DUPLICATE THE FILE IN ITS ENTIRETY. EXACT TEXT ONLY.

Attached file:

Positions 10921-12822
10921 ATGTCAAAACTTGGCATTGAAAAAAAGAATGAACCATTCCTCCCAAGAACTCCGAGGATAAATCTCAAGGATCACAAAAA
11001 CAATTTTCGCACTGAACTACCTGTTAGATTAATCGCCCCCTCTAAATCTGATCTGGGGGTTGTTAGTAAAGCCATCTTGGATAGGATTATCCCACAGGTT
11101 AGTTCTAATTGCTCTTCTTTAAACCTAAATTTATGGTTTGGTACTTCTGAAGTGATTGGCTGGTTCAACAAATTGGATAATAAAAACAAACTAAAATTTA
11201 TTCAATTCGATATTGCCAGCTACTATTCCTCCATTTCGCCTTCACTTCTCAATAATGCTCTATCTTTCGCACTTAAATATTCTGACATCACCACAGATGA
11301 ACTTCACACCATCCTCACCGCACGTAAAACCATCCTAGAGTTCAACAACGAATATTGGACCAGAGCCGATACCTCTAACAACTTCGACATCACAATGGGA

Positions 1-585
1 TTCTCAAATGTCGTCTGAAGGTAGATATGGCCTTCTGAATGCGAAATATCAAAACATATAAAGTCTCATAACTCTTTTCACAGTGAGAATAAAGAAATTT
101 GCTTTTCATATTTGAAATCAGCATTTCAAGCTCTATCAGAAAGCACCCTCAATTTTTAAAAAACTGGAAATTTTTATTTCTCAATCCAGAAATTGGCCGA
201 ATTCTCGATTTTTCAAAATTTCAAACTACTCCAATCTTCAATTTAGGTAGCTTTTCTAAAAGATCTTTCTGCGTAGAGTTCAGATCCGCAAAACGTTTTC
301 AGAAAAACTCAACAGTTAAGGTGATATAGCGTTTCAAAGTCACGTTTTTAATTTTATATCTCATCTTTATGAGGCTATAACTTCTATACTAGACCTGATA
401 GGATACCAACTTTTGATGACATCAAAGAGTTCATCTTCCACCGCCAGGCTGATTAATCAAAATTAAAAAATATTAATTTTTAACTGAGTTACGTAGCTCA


Positions 10921-12822
10921 ATGTCAAAACTTGGCATTGAAAAAAAGAATGAACCATTCCTCCCAAGAACTCCGAGGATAAATCTCAAGGATCACAAAAA
11001 CAATTTTCGCACTGAACTACCTGTTAGATTAATCGCCCCCTCTAAATCTGATCTGGGGGTTGTTAGTAAAGCCATCTTGGATAGGATTATCCCACAGGTT
11101 AGTTCTAATTGCTCTTCTTTAAACCTAAATTTATGGTTTGGTACTTCTGAAGTGATTGGCTGGTTCAACAAATTGGATAATAAAAACAAACTAAAATTTA
11201 TTCAATTCGATATTGCCAGCTACTATTCCTCCATTTCGCCTTCACTTCTCAATAATGCTCTATCTTTCGCACTTAAATATTCTGACATCACCACAGATGA
11301 ACTTCACACCATCCTCACCGCACGTAAAACCATCCTAGAGTTCAACAACGAATATTGGACCAGAGCCGATACCTCTAACAACTTCGACATCACAATGGGA

Positions 1-585
1 TTCTCAAATGTCGTCTGAAGGTAGATATGGCCTTCTGAATGCGAAATATCAAAACATATAAAGTCTCATAACTCTTTTCACAGTGAGAATAAAGAAATTT
101 GCTTTTCATATTTGAAATCAGCATTTCAAGCTCTATCAGAAAGCACCCTCAATTTTTAAAAAACTGGAAATTTTTATTTCTCAATCCAGAAATTGGCCGA
201 ATTCTCGATTTTTCAAAATTTCAAACTACTCCAATCTTCAATTTAGGTAGCTTTTCTAAAAGATCTTTCTGCGTAGAGTTCAGATCCGCAAAACGTTTTC
301 AGAAAAACTCAACAGTTAAGGTGATATAGCGTTTCAAAGTCACGTTTTTAATTTTATATCTCATCTTTATGAGGCTATAACTTCTATACTAGACCTGATA
401 GGATACCAACTTTTGATGACATCAAAGAGTTCATCTTCCACCGCCAGGCTGATTAATCAAAATTAAAAAATATTAATTTTTAACTGAGTTACGTAGCTCA